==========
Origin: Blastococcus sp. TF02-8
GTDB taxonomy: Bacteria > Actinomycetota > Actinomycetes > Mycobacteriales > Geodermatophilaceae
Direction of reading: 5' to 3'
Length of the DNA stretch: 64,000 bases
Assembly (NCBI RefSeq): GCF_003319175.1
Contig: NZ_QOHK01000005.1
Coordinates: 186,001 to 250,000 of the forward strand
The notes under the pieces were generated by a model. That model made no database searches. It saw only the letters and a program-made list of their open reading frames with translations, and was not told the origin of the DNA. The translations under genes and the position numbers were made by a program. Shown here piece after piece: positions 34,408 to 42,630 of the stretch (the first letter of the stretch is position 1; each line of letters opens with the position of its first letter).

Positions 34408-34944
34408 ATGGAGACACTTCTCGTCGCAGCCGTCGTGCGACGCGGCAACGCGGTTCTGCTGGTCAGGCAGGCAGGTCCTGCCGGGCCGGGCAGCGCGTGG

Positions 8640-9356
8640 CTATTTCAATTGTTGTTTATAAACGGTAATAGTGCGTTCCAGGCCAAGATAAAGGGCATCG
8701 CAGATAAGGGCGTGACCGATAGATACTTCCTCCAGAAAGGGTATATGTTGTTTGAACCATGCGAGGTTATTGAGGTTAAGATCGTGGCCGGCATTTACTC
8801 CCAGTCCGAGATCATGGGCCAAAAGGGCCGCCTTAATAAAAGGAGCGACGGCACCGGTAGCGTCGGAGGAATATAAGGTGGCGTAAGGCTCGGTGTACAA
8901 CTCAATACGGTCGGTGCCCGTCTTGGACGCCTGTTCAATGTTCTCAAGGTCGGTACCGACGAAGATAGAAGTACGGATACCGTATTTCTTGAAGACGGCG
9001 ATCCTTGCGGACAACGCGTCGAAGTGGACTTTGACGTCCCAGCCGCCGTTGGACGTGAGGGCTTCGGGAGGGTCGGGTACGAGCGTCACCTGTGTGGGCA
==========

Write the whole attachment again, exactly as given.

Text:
Origin: Blastococcus sp. TF02-8
GTDB taxonomy: Bacteria > Actinomycetota > Actinomycetes > Mycobacteriales > Geodermatophilaceae
Direction of reading: 5' to 3'
Length of the DNA stretch: 64,000 bases
Assembly (NCBI RefSeq): GCF_003319175.1
Contig: NZ_QOHK01000005.1
Coordinates: 186,001 to 250,000 of the forward strand
The notes under the pieces were generated by a model. That model made no database searches. It saw only the letters and a program-made list of their open reading frames with translations, and was not told the origin of the DNA. The translations under genes and the position numbers were made by a program. Shown here piece after piece: positions 34,408 to 42,630 of the stretch (the first letter of the stretch is position 1; each line of letters opens with the position of its first letter).

Positions 34408-34944
34408 ATGGAGACACTTCTCGTCGCAGCCGTCGTGCGACGCGGCAACGCGGTTCTGCTGGTCAGGCAGGCAGGTCCTGCCGGGCCGGGCAGCGCGTGG

Positions 8640-9356
8640 CTATTTCAATTGTTGTTTATAAACGGTAATAGTGCGTTCCAGGCCAAGATAAAGGGCATCG
8701 CAGATAAGGGCGTGACCGATAGATACTTCCTCCAGAAAGGGTATATGTTGTTTGAACCATGCGAGGTTATTGAGGTTAAGATCGTGGCCGGCATTTACTC
8801 CCAGTCCGAGATCATGGGCCAAAAGGGCCGCCTTAATAAAAGGAGCGACGGCACCGGTAGCGTCGGAGGAATATAAGGTGGCGTAAGGCTCGGTGTACAA
8901 CTCAATACGGTCGGTGCCCGTCTTGGACGCCTGTTCAATGTTCTCAAGGTCGGTACCGACGAAGATAGAAGTACGGATACCGTATTTCTTGAAGACGGCG
9001 ATCCTTGCGGACAACGCGTCGAAGTGGACTTTGACGTCCCAGCCGCCGTTGGACGTGAGGGCTTCGGGAGGGTCGGGTACGAGCGTCACCTGTGTGGGCA